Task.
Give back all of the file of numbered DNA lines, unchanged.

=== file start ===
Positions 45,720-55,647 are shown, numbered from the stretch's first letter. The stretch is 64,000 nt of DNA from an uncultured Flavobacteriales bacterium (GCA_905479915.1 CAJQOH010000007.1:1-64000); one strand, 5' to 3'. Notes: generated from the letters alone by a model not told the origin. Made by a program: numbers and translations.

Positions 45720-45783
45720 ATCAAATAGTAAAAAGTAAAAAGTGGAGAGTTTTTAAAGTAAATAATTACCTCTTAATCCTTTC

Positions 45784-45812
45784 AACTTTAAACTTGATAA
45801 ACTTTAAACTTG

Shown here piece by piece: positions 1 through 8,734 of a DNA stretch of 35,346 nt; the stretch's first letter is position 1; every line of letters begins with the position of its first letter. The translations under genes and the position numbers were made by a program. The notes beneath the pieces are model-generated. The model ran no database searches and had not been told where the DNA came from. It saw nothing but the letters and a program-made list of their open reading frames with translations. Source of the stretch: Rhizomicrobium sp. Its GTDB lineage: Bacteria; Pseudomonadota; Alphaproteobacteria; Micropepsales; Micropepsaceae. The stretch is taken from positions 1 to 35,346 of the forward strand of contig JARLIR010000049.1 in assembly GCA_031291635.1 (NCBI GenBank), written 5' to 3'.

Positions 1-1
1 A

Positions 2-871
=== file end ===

Positions 45,720-55,647 are shown, numbered from the stretch's first letter. The stretch is 64,000 nt of DNA from an uncultured Flavobacteriales bacterium (GCA_905479915.1 CAJQOH010000007.1:1-64000); one strand, 5' to 3'. Notes: generated from the letters alone by a model not told the origin. Made by a program: numbers and translations.

Positions 45720-45783
45720 ATCAAATAGTAAAAAGTAAAAAGTGGAGAGTTTTTAAAGTAAATAATTACCTCTTAATCCTTTC

Positions 45784-45812
45784 AACTTTAAACTTGATAA
45801 ACTTTAAACTTG

Shown here piece by piece: positions 1 through 8,734 of a DNA stretch of 35,346 nt; the stretch's first letter is position 1; every line of letters begins with the position of its first letter. The translations under genes and the position numbers were made by a program. The notes beneath the pieces are model-generated. The model ran no database searches and had not been told where the DNA came from. It saw nothing but the letters and a program-made list of their open reading frames with translations. Source of the stretch: Rhizomicrobium sp. Its GTDB lineage: Bacteria; Pseudomonadota; Alphaproteobacteria; Micropepsales; Micropepsaceae. The stretch is taken from positions 1 to 35,346 of the forward strand of contig JARLIR010000049.1 in assembly GCA_031291635.1 (NCBI GenBank), written 5' to 3'.

Positions 1-1
1 A

Positions 2-871